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Back Physicians

Michael P. St. Onge
Marc P. Oliveri

Kyphosis refers to an abnormal forward curvature, or hump, that most often occurs in the thoracic (upper) spine area and leads to a hunched over posture. It is also possible to develop similar abnormal curvature in the lumbar (lower) spine, where it is called lordosis.

Kyphosis can develop at any age and affects both men and women.

Some people are born with congenital kyphosis, while others develop it due to poor posture and slouching, compression fractures of the vertebrae that result from degenerating discs, arthritis, osteoporosis and spondylolisthesis, as well as spine infections and spine tumors.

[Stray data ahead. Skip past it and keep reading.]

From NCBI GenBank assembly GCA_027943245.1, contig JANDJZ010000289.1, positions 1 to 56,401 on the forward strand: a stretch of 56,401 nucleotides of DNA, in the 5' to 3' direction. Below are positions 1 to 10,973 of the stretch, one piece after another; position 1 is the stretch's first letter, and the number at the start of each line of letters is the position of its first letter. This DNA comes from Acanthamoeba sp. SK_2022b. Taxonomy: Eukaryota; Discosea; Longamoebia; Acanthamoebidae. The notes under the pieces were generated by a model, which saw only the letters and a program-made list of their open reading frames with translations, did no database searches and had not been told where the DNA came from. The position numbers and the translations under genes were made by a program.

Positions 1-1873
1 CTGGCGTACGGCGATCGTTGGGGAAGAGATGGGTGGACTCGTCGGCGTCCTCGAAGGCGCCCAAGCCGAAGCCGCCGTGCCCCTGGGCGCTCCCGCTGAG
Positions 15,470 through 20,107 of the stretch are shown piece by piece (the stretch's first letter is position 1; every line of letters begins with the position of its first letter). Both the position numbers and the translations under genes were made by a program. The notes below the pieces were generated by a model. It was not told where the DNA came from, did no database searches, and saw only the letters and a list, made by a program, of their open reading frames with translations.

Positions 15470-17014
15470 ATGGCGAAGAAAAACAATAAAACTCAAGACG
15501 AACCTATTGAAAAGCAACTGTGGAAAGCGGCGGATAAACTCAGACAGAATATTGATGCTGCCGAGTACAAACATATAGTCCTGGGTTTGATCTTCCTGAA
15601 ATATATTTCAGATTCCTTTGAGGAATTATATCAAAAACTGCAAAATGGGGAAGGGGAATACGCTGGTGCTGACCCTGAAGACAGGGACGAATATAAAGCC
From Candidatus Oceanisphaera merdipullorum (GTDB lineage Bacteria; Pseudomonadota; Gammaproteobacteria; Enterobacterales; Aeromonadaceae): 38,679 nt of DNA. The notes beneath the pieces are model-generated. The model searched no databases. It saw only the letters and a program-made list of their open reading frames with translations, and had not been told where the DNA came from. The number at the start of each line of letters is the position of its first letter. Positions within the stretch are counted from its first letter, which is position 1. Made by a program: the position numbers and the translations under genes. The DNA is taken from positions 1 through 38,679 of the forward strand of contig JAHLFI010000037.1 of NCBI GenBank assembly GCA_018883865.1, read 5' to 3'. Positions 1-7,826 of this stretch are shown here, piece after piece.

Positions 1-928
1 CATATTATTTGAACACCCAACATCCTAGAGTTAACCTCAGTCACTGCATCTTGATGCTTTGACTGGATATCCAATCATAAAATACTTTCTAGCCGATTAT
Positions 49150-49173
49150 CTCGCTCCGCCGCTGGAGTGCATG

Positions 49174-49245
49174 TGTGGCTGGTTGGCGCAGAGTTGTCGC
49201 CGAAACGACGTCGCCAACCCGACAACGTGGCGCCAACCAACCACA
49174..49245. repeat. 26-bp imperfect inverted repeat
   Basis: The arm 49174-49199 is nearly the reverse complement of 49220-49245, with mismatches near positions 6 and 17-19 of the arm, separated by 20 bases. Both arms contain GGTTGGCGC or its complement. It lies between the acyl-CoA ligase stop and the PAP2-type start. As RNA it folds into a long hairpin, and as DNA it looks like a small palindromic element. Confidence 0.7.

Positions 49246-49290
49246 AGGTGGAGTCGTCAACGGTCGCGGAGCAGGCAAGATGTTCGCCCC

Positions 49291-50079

In some cases, kyphosis produces no symptoms or discomfort. In other cases, the symptoms are similar to those of scoliosis, such as:

  • A hunched forward appearance
  • Mild to severe back pain
  • Muscle fatigue
  • Stiffness in the back
  • Difficulty standing up straight
  • Chest pain (in severe cases)
  • Difficulty breathing (in severe cases)

If kyphosis is suspected, the spine specialists at Lancaster Orthopedic Group will determine the cause of the condition through a physical exam, patient history, and diagnostic imaging, such as X-ray or MRI scan.

Many cases of kyphosis do not require any treatment. In some cases, bracing, exercise, physical therapy, swimming and other low-impact exercises may help reduce pain symptoms. In cases of severe curvature or chronic pain, surgical intervention may be necessary to reduce the curvature and relieve pain and discomfort over the long term.

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